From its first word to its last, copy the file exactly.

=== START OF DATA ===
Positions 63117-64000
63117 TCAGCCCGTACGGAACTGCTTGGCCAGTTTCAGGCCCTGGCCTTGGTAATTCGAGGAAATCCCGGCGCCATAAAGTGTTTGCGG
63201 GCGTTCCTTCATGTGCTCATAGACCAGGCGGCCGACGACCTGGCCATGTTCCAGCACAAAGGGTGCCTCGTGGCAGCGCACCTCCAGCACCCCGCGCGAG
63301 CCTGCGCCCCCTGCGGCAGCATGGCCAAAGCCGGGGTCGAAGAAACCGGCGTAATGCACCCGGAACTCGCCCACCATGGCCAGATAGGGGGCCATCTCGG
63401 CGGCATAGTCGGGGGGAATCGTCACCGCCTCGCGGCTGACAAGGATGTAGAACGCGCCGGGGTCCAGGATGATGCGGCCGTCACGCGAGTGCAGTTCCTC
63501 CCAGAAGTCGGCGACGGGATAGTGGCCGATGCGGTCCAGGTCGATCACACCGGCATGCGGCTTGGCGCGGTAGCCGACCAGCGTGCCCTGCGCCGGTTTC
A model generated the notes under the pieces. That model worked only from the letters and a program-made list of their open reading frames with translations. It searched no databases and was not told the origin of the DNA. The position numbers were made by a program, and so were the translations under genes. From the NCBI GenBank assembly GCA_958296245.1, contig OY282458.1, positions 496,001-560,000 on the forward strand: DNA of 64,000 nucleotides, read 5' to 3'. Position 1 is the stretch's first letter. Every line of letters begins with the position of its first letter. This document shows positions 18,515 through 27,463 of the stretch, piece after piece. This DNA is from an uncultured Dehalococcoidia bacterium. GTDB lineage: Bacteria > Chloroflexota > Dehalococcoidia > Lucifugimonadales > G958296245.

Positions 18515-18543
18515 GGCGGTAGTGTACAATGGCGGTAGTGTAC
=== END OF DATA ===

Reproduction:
Positions 63117-64000
63117 TCAGCCCGTACGGAACTGCTTGGCCAGTTTCAGGCCCTGGCCTTGGTAATTCGAGGAAATCCCGGCGCCATAAAGTGTTTGCGG
63201 GCGTTCCTTCATGTGCTCATAGACCAGGCGGCCGACGACCTGGCCATGTTCCAGCACAAAGGGTGCCTCGTGGCAGCGCACCTCCAGCACCCCGCGCGAG
63301 CCTGCGCCCCCTGCGGCAGCATGGCCAAAGCCGGGGTCGAAGAAACCGGCGTAATGCACCCGGAACTCGCCCACCATGGCCAGATAGGGGGCCATCTCGG
63401 CGGCATAGTCGGGGGGAATCGTCACCGCCTCGCGGCTGACAAGGATGTAGAACGCGCCGGGGTCCAGGATGATGCGGCCGTCACGCGAGTGCAGTTCCTC
63501 CCAGAAGTCGGCGACGGGATAGTGGCCGATGCGGTCCAGGTCGATCACACCGGCATGCGGCTTGGCGCGGTAGCCGACCAGCGTGCCCTGCGCCGGTTTC
A model generated the notes under the pieces. That model worked only from the letters and a program-made list of their open reading frames with translations. It searched no databases and was not told the origin of the DNA. The position numbers were made by a program, and so were the translations under genes. From the NCBI GenBank assembly GCA_958296245.1, contig OY282458.1, positions 496,001-560,000 on the forward strand: DNA of 64,000 nucleotides, read 5' to 3'. Position 1 is the stretch's first letter. Every line of letters begins with the position of its first letter. This document shows positions 18,515 through 27,463 of the stretch, piece after piece. This DNA is from an uncultured Dehalococcoidia bacterium. GTDB lineage: Bacteria > Chloroflexota > Dehalococcoidia > Lucifugimonadales > G958296245.

Positions 18515-18543
18515 GGCGGTAGTGTACAATGGCGGTAGTGTAC